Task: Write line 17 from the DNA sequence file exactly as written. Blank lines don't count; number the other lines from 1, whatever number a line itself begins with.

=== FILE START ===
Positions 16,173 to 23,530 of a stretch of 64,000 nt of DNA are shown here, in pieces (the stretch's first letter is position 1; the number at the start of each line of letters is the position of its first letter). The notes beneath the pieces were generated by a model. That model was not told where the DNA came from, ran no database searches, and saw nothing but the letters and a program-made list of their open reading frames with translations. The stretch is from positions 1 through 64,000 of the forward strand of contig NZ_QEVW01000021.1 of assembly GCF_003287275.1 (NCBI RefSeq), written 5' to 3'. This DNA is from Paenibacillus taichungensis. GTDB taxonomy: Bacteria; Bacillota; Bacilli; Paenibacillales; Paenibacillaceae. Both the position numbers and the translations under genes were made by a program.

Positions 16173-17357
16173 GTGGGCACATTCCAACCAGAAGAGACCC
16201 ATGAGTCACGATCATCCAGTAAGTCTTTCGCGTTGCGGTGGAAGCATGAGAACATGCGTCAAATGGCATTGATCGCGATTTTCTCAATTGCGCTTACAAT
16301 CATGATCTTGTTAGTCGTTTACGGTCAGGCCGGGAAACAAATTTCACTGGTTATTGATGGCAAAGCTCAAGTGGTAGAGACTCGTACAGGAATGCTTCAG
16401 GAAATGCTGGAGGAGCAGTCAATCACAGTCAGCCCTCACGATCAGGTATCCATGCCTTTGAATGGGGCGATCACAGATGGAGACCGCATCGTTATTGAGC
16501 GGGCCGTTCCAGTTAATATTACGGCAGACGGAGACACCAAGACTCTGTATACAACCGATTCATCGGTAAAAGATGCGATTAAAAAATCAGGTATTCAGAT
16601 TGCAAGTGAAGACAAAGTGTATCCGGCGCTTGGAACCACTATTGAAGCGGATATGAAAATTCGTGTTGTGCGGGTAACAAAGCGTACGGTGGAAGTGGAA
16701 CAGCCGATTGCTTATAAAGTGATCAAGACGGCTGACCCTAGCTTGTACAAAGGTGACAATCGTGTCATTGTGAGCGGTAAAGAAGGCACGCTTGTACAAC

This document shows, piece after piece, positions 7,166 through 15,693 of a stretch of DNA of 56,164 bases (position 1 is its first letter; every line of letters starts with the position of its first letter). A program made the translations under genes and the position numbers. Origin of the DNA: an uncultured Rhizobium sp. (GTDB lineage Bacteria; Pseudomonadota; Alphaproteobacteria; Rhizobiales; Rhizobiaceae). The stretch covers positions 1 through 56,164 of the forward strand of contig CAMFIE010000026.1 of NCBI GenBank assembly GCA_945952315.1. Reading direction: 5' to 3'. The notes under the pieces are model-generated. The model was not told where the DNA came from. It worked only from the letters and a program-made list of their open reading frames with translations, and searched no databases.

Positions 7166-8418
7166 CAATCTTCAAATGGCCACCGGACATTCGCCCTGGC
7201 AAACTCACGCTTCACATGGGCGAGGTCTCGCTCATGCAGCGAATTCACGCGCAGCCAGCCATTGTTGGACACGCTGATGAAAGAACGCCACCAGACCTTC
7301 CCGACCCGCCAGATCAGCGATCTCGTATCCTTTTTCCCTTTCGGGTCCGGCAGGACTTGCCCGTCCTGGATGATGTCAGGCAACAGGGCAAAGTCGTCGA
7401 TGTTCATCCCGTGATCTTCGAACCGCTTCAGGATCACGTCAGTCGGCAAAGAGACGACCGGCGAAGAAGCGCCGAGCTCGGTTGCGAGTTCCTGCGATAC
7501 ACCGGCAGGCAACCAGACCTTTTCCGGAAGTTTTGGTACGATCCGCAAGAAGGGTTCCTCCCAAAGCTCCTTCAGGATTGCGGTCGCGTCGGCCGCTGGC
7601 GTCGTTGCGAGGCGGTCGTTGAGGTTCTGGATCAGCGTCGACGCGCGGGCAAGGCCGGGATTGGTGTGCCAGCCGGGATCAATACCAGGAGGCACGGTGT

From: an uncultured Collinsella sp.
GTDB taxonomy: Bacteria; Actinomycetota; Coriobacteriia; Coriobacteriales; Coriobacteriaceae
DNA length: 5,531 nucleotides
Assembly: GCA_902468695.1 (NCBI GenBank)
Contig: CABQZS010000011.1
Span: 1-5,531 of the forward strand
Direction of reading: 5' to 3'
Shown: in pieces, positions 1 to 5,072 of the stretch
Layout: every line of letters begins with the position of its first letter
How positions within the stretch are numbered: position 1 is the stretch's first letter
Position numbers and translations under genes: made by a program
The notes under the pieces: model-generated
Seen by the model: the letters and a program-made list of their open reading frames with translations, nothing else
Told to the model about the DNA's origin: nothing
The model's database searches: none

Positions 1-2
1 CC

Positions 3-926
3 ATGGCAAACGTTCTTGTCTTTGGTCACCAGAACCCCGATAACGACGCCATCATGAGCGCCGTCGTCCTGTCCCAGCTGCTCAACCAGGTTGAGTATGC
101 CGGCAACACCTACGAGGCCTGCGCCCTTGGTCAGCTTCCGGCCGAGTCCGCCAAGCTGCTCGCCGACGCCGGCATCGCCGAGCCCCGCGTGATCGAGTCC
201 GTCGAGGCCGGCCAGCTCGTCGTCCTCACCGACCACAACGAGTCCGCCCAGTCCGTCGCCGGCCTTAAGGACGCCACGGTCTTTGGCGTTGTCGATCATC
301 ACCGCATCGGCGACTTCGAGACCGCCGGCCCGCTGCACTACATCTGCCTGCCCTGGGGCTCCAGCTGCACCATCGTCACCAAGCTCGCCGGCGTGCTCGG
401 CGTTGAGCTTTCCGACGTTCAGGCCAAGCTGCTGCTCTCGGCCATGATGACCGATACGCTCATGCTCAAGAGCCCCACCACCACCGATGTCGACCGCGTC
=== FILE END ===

7601 GTCGTTGCGAGGCGGTCGTTGAGGTTCTGGATCAGCGTCGACGCGCGGGCAAGGCCGGGATTGGTGTGCCAGCCGGGATCAATACCAGGAGGCACGGTGT